Overall, although it is still desirable to able to call upon a party machine of volunteers to roam the streets and knock on doors when campaigning, it is no longer the only way to gain support. Online advertising and fundraising can reach out to potential voters like never before.
Trump and Corbyn show the way to go. Both attracted the votes of people who wouldn’t normally be voting in their respective elections. Now Corbyn has as good as populated the membership of the Labour Party with these supporters gained during the first leadership campaign. Rebel MPs need to do a similar thing. There will be millions of available voters who want a credible alternative to the main parties, and it is these people who can be targeted when creating a new party. This targeting can be done in a way that wasn’t possible in 1981, and means that a split today could be significantly more successful than the SDP debacle.
Potential rebel MPs also tend to cite our First-Past-The-Post electoral system as cause for concern, by stating that it discriminates against third-parties, and that as such any new party would be doomed to failure. However, although FPTP has historically been difficult for third-parties, it doesn’t have to be. In the 2015 Canadian Federal Election, Justin Trudeau and the Liberal Party showed that it is possible for a third-party to win an election under FPTP. The Liberal Party began the campaign in third place in the polls with only 26% support, but when the campaign concluded, they had won 39.5% of the popular vote, which equated to a parliamentary majority. In Canada, The Liberal Party proved that it was possible for a third-party to win under FPTP if they were able to appeal beyond their usual base of support, whilst also campaigning on a platform distinctively different from other parties in the election. If a new party formed of rebel Labour MPs were able to follow the blueprint set by the successful Canadian Liberal Party, then they could be successful regardless of our electoral system.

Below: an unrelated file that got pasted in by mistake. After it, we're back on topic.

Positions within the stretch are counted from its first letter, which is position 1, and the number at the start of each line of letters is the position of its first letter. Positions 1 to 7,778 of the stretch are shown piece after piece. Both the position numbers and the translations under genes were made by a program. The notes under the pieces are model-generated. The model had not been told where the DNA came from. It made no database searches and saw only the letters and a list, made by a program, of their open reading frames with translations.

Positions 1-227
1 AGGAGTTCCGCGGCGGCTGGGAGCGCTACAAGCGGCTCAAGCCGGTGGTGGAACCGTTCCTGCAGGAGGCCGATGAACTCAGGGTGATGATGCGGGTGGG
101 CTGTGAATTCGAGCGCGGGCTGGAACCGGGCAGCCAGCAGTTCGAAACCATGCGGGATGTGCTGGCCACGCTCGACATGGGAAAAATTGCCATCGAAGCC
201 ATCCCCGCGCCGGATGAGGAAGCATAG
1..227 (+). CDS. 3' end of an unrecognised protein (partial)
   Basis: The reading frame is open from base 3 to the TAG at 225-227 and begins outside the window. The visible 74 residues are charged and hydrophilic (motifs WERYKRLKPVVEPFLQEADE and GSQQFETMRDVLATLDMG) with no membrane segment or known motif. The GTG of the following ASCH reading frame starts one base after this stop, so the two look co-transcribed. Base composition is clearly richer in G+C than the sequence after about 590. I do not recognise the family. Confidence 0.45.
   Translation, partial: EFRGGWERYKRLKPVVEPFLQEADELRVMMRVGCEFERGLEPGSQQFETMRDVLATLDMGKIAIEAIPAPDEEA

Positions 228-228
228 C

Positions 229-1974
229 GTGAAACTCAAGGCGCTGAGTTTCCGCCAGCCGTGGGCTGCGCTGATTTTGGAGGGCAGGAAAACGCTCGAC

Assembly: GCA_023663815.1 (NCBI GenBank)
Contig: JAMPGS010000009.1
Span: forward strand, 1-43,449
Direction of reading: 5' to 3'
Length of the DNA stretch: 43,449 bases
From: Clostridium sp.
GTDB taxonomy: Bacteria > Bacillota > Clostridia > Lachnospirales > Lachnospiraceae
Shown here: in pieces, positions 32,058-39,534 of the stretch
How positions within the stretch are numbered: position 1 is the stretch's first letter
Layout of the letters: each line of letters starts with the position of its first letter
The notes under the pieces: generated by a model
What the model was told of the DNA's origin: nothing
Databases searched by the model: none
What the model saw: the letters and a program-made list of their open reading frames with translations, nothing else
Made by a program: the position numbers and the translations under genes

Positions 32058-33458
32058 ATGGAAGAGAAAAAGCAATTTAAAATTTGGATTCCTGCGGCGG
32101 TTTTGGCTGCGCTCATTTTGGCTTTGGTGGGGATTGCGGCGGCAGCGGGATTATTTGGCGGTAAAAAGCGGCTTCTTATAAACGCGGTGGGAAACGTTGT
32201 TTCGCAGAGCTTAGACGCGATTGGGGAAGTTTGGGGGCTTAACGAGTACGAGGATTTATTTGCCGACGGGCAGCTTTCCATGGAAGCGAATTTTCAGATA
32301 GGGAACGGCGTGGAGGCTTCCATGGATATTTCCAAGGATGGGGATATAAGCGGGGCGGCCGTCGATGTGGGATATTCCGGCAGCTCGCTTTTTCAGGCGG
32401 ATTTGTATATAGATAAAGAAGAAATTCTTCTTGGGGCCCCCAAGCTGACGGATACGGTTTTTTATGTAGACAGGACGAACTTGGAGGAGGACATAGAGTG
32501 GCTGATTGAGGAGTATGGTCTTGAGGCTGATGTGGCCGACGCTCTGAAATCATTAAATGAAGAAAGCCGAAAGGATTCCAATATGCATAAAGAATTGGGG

With the Conservative Party having shifted to the right under Theresa May and Labour having lurched to the left under Jeremy Corbyn, their is a large enough space in the political centre for a new party. With such a large gap in the centre, it would easy for a new party to campaign on a platform reasonably distinctive from the offering of the two main parties, and as such they could be successful regardless of FPTP.
In any case, Labour MPs would have absolutely nothing to lose by splitting off and forming a new party. Although they may feel a great degree of loyalty to their current party, they certainly won’t feel the same degree of loyalty to Corbyn. As such, it is hard to see many of the moderate, centrist Labour MPs will be willing to pledge allegiance to a Labour Party run by Corbyn and John McDonnell. It increasingly sounds as though any Labour MPs who chooses not to support the leadership will be deselected at the next election, whilst many more could lose seats through a combination of the boundary review and Corbyn’s unpopular policies.
As a result, many of these Labour MPs could lose their seats anyway. Therefore, why not split off and try and save themselves, and their ideals, from extinction. With the political landscape in such a state of flux, there should be little to fear from splitting off. Rebel MPs should take the plunge and give it a go, because the way their party is heading it could be just about the last chance they get to ensure their values continue to be represented in the House of Commons.